This is the bit for the FIRB. The New South Wales, Victorian and Queensland governments have just introduced hefty stamp duty and land tax surcharges on foreigners. From 21 June, 2016 a sworn Purchaser Declaration (“PD”) is now required from buyers, whether foreign or not, buying real estate in New South Wales. The PD is required along with stamp duty at the band the PD establishes that the buyer should pay to complete the conveyancing of a land sale. If the buyer of land in New South Wales is a foreign person (entity):

  • a 8% SURCHARGE (for the 2018 tax year, it was 4% for the 2017 tax year) on the stamp duty (i.e. extra) applies (it’s a 7% surcharge in Victoria);
  • the buyer is not entitled to the 12 month deferral for the payment of stamp duty for off-the-plan purchases of residential property; and
  • the buyer faces 2% SURCHARGE (for the 2018 tax year, it was 0.75% for the 2017 tax year)  on land tax (i.e. extra).

It’s plain on the PD that the information is going to the ATO – it asks for the FIRB application number for the purchase. This will let the Australian Taxation Office (“ATO”) and the FIRB gather comprehensive data on foreign land acquisitions. Coupled with significantly increased penalties for breach of the foreign acquisitions rules, the availability of this information to the ATO and to the FIRB will give the federal government real capability to penalise unlawful real property acquisitions by foreigners.

Where an Australian buyer will be caught out too – example of a buyer that is an Australian-based family discretionary trust

It is notable that the PD doesn’t seek the confidential tax file number (understandable as the ATO can’t get the States to collect those) or the Australian Business Number (if any) of a buyer trust. It relies on the name of the buyer trust and a copy of the trust deed of the buyer trust with all amendments must be included with the PD.

If a foreign individual, company or trust is a potential beneficiary of the usual style of Australian family discretionary trust that is a New South Wales land buyer then, usually, the trustee can distribute 20% or more  (Victoria – more than 50%) of the income and capital to that foreign person. That gives the foreign person a “significant interest” in the trust enough to cause the trust to be a foreign trust under these rules to whom the foreign stamp duty and land tax surcharges apply.

So if the copy trust deed supplied with the PD indicates that a remoter family member,  who is not an Australian citizen or an Australian permanent resident, but is a foreigner who is a potential beneficiary of an (otherwise) Australian family discretionary trust ABLE to receive 20% of income or capital (more than 50% in Victoria), even if that remoter family member/foreigner may not have:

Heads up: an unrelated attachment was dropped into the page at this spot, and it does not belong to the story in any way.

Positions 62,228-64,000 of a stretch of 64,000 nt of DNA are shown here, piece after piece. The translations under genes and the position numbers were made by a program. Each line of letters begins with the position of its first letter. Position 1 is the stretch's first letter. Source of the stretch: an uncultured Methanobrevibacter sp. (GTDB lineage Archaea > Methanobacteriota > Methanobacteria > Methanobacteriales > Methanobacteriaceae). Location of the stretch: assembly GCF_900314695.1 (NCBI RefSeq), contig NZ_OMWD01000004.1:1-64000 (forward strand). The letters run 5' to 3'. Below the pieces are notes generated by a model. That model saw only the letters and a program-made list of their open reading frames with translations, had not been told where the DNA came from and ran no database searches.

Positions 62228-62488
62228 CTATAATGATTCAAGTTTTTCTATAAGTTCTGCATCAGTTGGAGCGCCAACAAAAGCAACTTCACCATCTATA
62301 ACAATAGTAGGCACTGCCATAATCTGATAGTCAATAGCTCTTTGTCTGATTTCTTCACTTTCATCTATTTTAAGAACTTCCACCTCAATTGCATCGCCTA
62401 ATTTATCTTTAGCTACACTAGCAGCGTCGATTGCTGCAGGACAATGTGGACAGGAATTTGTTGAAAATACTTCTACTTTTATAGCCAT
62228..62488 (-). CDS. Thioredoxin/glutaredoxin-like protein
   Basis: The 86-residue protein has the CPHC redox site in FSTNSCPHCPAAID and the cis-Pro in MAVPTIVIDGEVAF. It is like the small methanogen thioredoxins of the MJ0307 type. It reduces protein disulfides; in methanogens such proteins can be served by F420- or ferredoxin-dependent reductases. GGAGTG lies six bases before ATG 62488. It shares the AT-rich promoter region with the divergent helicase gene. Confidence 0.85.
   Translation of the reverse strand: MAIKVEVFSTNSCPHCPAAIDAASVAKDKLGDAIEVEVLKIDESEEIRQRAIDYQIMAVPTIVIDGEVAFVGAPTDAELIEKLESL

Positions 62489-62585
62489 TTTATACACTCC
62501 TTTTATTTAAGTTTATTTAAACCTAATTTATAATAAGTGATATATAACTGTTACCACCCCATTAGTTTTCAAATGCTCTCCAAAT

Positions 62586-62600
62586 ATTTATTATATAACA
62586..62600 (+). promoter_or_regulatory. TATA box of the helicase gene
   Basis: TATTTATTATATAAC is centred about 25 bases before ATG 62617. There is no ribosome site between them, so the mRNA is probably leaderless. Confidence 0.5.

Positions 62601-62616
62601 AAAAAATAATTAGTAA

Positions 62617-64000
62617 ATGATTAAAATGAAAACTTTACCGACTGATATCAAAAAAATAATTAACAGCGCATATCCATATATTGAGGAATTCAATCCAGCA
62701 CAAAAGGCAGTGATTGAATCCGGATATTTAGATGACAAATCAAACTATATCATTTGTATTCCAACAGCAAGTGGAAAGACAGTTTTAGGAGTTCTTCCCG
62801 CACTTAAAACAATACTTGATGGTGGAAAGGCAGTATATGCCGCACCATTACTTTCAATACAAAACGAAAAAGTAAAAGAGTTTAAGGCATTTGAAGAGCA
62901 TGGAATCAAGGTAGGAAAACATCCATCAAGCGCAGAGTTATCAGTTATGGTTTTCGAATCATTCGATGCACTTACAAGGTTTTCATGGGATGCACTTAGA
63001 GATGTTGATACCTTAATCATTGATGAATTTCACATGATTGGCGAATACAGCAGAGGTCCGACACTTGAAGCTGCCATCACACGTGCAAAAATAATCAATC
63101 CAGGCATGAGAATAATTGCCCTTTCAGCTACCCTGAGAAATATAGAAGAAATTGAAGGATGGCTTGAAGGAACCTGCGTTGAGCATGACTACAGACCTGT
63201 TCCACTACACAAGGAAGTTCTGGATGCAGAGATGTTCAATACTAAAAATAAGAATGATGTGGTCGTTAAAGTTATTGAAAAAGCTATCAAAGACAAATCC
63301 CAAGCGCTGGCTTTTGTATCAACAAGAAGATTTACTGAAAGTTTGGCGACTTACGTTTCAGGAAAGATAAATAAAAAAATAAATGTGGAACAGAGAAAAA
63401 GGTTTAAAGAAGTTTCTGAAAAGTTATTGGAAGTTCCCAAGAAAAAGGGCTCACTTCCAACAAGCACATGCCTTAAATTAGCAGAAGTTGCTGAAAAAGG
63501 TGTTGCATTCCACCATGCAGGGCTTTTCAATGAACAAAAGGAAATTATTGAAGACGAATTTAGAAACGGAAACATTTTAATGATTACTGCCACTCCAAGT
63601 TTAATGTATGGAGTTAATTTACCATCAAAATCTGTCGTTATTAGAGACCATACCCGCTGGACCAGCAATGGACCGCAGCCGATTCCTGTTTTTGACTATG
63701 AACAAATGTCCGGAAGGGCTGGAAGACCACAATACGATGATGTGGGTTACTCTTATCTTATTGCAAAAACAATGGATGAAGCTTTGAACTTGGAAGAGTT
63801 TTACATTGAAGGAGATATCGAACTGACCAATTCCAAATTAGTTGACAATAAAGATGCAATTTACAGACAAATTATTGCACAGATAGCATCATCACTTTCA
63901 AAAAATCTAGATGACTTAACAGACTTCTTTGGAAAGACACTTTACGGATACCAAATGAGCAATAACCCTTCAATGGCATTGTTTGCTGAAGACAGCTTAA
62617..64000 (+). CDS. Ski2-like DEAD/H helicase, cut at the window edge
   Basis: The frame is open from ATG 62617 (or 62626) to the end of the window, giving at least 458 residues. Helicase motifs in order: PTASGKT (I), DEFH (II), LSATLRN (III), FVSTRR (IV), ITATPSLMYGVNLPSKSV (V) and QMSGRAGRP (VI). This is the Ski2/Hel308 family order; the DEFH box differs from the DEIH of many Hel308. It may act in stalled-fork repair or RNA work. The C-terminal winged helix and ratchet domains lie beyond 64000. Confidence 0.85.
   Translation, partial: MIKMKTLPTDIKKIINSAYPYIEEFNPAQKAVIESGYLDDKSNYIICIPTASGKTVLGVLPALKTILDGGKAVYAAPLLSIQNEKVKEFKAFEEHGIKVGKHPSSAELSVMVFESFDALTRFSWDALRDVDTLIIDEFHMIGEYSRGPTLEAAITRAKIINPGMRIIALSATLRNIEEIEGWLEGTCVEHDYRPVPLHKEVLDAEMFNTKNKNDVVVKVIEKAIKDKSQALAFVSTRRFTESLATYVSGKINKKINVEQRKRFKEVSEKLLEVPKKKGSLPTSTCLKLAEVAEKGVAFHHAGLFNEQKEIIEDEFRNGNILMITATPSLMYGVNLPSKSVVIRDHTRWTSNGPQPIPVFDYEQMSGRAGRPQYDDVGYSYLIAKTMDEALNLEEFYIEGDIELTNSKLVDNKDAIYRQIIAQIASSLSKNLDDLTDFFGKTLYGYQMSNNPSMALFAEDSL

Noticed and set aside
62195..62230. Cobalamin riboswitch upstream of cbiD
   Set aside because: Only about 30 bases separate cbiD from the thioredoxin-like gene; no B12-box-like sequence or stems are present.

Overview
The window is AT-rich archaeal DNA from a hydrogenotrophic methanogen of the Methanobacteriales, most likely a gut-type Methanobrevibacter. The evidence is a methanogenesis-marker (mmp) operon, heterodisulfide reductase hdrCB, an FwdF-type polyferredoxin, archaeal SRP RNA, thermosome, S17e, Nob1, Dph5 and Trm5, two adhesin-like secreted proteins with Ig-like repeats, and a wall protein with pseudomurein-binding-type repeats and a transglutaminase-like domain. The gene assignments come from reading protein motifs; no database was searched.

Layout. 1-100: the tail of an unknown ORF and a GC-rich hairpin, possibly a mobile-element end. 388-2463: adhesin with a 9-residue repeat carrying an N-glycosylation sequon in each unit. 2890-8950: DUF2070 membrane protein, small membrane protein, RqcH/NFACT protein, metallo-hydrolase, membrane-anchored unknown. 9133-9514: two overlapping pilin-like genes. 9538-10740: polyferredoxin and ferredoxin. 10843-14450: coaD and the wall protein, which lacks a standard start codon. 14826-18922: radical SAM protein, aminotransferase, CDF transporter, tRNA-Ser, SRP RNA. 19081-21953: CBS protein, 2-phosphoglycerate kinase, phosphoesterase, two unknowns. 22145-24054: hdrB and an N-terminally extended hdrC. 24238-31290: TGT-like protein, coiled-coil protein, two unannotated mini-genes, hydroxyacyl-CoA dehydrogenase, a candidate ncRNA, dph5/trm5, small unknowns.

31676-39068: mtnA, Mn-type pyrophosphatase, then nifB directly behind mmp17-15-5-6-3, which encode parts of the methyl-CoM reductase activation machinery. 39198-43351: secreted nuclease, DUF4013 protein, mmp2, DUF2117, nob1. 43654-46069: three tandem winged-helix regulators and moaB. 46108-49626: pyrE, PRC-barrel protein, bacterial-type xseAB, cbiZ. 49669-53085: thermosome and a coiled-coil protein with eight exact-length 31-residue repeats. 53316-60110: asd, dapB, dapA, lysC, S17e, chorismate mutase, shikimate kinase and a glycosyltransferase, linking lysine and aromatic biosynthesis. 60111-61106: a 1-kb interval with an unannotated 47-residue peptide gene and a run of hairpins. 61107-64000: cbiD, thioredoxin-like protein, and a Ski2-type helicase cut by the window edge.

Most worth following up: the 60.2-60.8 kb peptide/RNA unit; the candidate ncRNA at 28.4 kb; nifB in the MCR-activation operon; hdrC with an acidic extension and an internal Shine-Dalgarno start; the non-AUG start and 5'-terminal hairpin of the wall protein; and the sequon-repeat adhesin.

• any current or past entitlement to income or capital of the trust; nor
  • any strong likelihood of participating in income or capital of the trust;

his or her eligibility under the trust deed exposes the trust to foreign trust/person status and liability for the stamp duty and land tax surcharges under these rules accordingly.

Sellers of Australian land

The ATO has had a problem collecting capital gains tax from sellers who are offshore after the sale of Australian land. Under tax treaties worldwide rights to tax interests in land are almost universally reserved to the governments where the land is. As other forms of assets and activity are moveable and relocatable taxation based on place is not so reserved because it is less effective than taxation based on residence and/or makes less sense.

So, frequently, when a non-resident sells land and makes a capital gain taxable in Australia, the ATO has no interaction with the non-resident, aside from due to their Australian landholding. This has often left the ATO with little leverage to assist them to collect tax debts arising from CGT on disposals of Australian land by non-residents ceasing investment in land in Australia.

The solution is the tried and trusted withholding tax model. From 1 July, 2016, the non-resident capital gains tax withholding tax (“NCGTWHT”) is an obligation on the buyer (statistically likely to be a resident) to pay a non-final withholding tax to cover capital gains tax (likely to be) owing by the non-resident seller.

The NCGTWHT broadly applies as a non-final tax on sales of land worth more than $750,000 (from 1 July 2017, was $2m from 1 July 2016 to 30 June 2017). If the buyer does not receive an ATO clearance certificate from the seller then the buyer must withhold 12.5% (from 1 July 2017, was 10% from 1 July 2016 to 30 June 2017) of the value of the property (so 12.5% of the price for the land if it is an arms length sale, 12.5% of the “first element of the cost base” of the land to the acquirer if a CGT market value substitution rule applies in a non-arms length transaction).

Where an Australian seller will be caught out too – a non-final 12.5% tax

It is of no consequence that the seller is, or might be, an Australian resident/tax resident and the buyer is assured of this. There is no “reason to believe the seller is an Australian resident” exception for sales of freehold interests in land. Even the seller could be wrong – tax residence can a vexed question which is frequently litigated in tax cases.

The liability to the ATO is on the buyer unless the seller can obtain and provide a clearance certificate from the ATO to the buyer no later than settlement of the land sale so, if the seller does not return and pay the CGT on the seller for the sale, the NCGTWHT paid by the buyer on the seller’s behalf won’t be refunded.

Template contracts for the sale of land across Australia have been hastily adjusted to include conditions confirming that, where the land is worth more than $750,000:

  • the buyer can contractually withhold the NCGTWHT from the price if the clearance certificate is not provided; and
  • the seller can be assured that the NCGTWHT will be paid immediately by the buyer to the ATO to the credit of the seller.

NCGTWHT